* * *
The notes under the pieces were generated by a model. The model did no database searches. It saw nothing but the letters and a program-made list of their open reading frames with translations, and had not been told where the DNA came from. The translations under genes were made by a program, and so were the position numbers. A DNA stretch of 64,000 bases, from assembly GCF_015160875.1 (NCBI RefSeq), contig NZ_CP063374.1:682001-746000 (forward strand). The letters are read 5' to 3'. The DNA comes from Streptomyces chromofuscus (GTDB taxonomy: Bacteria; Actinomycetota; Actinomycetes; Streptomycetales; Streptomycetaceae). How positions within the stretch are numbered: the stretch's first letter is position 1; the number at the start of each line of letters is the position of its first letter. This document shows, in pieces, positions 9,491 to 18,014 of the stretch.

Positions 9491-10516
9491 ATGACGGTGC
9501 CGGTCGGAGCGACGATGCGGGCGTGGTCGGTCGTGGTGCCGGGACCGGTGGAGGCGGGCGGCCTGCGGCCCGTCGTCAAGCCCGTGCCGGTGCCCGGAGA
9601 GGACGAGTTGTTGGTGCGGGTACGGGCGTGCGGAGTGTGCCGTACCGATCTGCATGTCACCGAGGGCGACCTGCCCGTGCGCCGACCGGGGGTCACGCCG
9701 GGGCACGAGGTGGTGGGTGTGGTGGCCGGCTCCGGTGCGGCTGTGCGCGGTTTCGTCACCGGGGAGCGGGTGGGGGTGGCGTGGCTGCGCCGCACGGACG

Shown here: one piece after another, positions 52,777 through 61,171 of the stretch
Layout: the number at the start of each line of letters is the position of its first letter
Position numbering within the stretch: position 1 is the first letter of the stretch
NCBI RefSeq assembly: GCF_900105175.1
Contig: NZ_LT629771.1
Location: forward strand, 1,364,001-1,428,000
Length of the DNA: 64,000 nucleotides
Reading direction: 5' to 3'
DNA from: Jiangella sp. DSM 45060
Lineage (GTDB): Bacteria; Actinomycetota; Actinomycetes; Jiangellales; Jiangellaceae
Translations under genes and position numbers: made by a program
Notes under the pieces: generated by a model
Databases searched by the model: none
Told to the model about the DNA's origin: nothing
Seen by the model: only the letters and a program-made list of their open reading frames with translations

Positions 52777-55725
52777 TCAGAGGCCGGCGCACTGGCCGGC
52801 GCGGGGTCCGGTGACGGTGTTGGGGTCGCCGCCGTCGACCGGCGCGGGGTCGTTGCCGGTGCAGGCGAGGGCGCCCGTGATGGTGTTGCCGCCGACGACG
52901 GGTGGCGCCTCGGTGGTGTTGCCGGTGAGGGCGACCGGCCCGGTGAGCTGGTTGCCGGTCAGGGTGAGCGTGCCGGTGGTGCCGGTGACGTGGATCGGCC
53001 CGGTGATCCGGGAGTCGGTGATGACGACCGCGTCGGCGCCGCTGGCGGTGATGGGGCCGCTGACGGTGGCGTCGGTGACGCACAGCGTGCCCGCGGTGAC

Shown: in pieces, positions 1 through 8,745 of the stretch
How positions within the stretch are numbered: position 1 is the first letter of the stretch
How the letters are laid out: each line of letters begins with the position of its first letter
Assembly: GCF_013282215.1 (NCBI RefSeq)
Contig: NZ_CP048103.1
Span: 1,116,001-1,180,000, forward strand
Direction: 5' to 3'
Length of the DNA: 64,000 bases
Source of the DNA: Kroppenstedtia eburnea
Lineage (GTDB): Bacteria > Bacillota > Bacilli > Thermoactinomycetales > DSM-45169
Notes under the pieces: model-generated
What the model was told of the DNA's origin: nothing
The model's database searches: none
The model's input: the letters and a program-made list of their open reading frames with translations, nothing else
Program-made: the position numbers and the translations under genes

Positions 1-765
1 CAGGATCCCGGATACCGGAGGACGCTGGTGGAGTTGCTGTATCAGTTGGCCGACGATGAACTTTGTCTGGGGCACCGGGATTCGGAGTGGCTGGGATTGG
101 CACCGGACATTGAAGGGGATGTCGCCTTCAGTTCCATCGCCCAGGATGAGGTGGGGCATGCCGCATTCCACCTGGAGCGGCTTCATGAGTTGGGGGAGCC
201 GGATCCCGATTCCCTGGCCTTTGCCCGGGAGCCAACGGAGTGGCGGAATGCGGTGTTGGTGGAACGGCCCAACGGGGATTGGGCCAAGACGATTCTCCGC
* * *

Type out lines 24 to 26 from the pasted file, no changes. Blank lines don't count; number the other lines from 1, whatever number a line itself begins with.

52801 GCGGGGTCCGGTGACGGTGTTGGGGTCGCCGCCGTCGACCGGCGCGGGGTCGTTGCCGGTGCAGGCGAGGGCGCCCGTGATGGTGTTGCCGCCGACGACG
52901 GGTGGCGCCTCGGTGGTGTTGCCGGTGAGGGCGACCGGCCCGGTGAGCTGGTTGCCGGTCAGGGTGAGCGTGCCGGTGGTGCCGGTGACGTGGATCGGCC
53001 CGGTGATCCGGGAGTCGGTGATGACGACCGCGTCGGCGCCGCTGGCGGTGATGGGGCCGCTGACGGTGGCGTCGGTGACGCACAGCGTGCCCGCGGTGAC